Unformatted text preview: ; therefore, the time premium is, in general, larger for a call option.
(6 / 12) ) = .0594 6 / 12 ) = –.3154 443 16. The stock price can either increase 15 percent, or decrease 15 percent. The stock price at expiration will either be: Stock price increase = $54(1 + .15) = $62.10 Stock price decrease = $54(1 – .15) = $45.90 The payoff in either state will be the maximum stock price minus the exercise price, or zero, which is: Payoff if stock price increases = Max[$62.10 – 50, 0] = $12.10 Payoff if stock price decreases = Max[$45.90 – 50, 0] = $0 To get a 15 percent return, we can use the following expression to determine the riskneutral probability of a rise in the price of the stock: Riskfree rate = (ProbabilityRise)(ReturnRise) + (ProbabilityFall)(ReturnFall) .08 = (ProbabilityRise)(.15) + (1 – ProbabilityRise)(–.15) ProbabilityRise = .7667 And the probability of a stock price decrease is: ProbabilityFall = 1 – .7667 = .2333 So, the risk neutral value of a call option will be: Call value = [(.7667 × $12.10) + (.2333 × $0)] / (1 + .08) Call value = $8.59 17. The stock price increase, decrease, and option payoffs will remain unchanged since the stock price change is the same. The new risk neutral probability of a stock price increase is: Riskfree rate = (ProbabilityRise)(ReturnRise) + (ProbabilityFall)(ReturnFall) .05 = (ProbabilityRise)(.15) + (1 – ProbabilityRise)(–.15) ProbabilityRise = .6667 And the probability of a stock price decrease is: ProbabilityFall = = 1 – .6667 = .3333 So, the risk neutral value of a call option will be: Call value = [(.6667 × $12.10) + (.3333 × $0)] / (1 + .05) Call value = $7.68 444 Intermediate 18. If the exercise price is equal to zero, the call price will equal the stock price, which is $75. 19. If the standard deviation is zero, d1 and d2 go to +8, so N(d1) and N(d2) go to 1. This is the no risk call option formula, which is: C = S – Ee–rt C = $86 – $80e–.05(6/12) = $7.98 20. If the standard deviation is infinite, d1 goes to positive infinity so N(d1) goes to 1, and d2 goes to negative infinity so N(d2) goes to 0. In this case, the call price is equal to the stock price, which is $35. 21. We can use the BlackScholes model to value the equity of a firm. Using the asset value of $15,800 as the stock price, and the face value of debt of $15,000 as the exercise price, the value of the firm’s equity is: d1 = [ln($15,800/$15,000) + (.05 + .382/2) × 1] / (.38 × d2 = .4583 – (.38 × N(d1) = .6766 N(d2) = .5312 Putting these values into the BlackScholes model, we find the equity value is: Equity = $15,800(.6766) – ($15,000e–.05(1))(.5312) = $3,111.31 The value of the debt is the firm value minus the value of the equity, so: D = $15,800 – 3,111.31 = $12,688.69 22. a. We can use the BlackScholes model to value the equity of a firm. Using the asset value of $17,000 as the stock price, and the face value of debt of $15,000 as the exercise price, the value of the firm if it accepts project A is: d1 = [ln($17,000/$15,000) + (.05 + .552/2) × 1] / (.55 × d2 = .5935 – (.55 × N(d1) = .7236 N(d2) = .5173 Putting these values into the BlackScholes model, we find the equity value is: EA = $17,000(.7236) – ($15,000e–.05(1))(.5173) = $4,919.05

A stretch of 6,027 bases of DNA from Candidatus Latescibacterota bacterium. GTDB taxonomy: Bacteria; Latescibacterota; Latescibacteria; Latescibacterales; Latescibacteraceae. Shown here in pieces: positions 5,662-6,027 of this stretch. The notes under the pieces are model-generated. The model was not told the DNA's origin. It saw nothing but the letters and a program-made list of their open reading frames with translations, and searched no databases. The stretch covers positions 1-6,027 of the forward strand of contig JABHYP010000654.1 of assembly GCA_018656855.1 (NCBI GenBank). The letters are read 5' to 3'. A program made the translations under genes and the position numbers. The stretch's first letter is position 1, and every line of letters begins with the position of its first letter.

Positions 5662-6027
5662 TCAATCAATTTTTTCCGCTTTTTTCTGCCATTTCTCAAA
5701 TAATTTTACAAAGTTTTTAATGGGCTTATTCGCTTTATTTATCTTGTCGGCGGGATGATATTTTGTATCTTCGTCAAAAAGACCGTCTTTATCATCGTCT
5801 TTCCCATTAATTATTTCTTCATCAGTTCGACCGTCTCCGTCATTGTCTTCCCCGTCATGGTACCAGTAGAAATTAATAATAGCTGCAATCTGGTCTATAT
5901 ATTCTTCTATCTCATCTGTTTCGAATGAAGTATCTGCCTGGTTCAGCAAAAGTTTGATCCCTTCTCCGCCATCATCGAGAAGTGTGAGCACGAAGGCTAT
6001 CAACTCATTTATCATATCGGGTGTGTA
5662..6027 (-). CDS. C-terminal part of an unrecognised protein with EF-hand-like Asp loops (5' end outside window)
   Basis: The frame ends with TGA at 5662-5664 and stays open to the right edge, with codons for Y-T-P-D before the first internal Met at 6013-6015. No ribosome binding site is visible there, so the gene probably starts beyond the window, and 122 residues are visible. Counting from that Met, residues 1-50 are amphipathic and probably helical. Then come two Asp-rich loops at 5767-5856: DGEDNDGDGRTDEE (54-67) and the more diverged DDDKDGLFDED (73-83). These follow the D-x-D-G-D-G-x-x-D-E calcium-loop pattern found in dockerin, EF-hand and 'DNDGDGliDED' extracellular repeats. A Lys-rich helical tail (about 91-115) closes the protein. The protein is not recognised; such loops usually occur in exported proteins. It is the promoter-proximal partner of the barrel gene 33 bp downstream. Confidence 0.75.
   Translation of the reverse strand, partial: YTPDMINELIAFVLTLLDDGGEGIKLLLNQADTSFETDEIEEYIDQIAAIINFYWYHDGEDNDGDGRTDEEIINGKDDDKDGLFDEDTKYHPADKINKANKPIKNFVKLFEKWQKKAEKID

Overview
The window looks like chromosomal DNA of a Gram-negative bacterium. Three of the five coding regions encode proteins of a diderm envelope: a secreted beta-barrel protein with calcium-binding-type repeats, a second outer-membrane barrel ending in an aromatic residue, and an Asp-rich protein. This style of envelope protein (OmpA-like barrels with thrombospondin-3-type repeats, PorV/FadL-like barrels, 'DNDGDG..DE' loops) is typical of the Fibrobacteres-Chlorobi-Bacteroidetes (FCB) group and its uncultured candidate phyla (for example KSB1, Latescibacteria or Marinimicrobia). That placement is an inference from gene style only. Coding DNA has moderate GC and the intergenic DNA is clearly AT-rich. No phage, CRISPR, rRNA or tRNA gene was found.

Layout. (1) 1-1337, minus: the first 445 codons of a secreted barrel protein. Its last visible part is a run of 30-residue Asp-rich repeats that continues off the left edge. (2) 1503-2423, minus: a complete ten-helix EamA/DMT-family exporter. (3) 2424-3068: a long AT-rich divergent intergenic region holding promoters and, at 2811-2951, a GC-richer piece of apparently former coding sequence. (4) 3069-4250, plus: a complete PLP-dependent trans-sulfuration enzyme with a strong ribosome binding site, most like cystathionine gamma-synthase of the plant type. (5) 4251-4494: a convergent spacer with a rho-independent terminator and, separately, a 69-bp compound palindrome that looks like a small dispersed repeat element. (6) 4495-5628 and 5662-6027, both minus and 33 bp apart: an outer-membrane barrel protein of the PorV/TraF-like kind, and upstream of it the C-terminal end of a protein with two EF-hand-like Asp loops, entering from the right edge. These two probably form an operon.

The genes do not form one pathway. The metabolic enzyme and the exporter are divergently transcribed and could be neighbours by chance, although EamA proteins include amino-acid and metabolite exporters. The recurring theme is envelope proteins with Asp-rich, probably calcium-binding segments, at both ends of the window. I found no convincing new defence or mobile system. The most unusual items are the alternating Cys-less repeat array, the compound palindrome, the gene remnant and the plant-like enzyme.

1 ) = .0435 1 ) = .5935 1 ) = .0783 1 ) = .4583 445 The value of the debt is the firm value minus the value of the equity, so: DA = $17,000 – 4,919.05 = $12,080.95 And the value of the firm if it accepts Project B is: d1 = [ln($17,400/$15,000) + (.05 + .342/2) × 1] / (.34 × d2 = .7536 – (.34 × N(d1) = .7745 N(d2) = .6604 Putting these values into the BlackScholes model, we find the equity value is: EB = $17,400(.7745) – ($15,000e–.05(1))(.6604) = $4,052.41 The value of the debt is the firm value minus the value of the equity, so: DB = $17,400 – 4,052.41 = $13,347.59 b. Although the NPV of project B is higher, the equity value with project A is higher. While NPV represents the increase in the value of the assets of the firm, in this case, the increase in the value of the firm’s assets resulting from project B is mostly allocated to the debtholders, resulting in a smaller increase in the value of the equity. Stockholders would, therefore, prefer project A even though it has a lower NPV. c. Yes. If the same group of investors have equal stakes in the firm as bondholders and stockholders, then total firm value matters and project B should be chosen, since it increases the value of the firm to $17,400 instead of $17,000. d. Stockholders may have an incentive to take on riskier, less profitable projects if the firm is leveraged; the higher the firm’s debt load, all else the same, the greater is this incentive. 23. We can use the BlackScholes model to value the equity of a firm. Using the asset value of $27,200 as the stock price, and the face value of debt of $25,000 as the exercise price, the value of the firm’s equity is: d1 = [ln($27,200/$25,000) + (.05 + .532/2) × 1] / (.53 × d2 = .5185 – (.53 × N(d1) = .6979 N(d2) = .4954 Putting these v...
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This note was uploaded on 07/10/2010 for the course FIN 6301 taught by Professor Eshmalwi during the Spring '10 term at University of TexasTyler.
 Spring '10
 eshmalwi
 Finance, Corporate Finance

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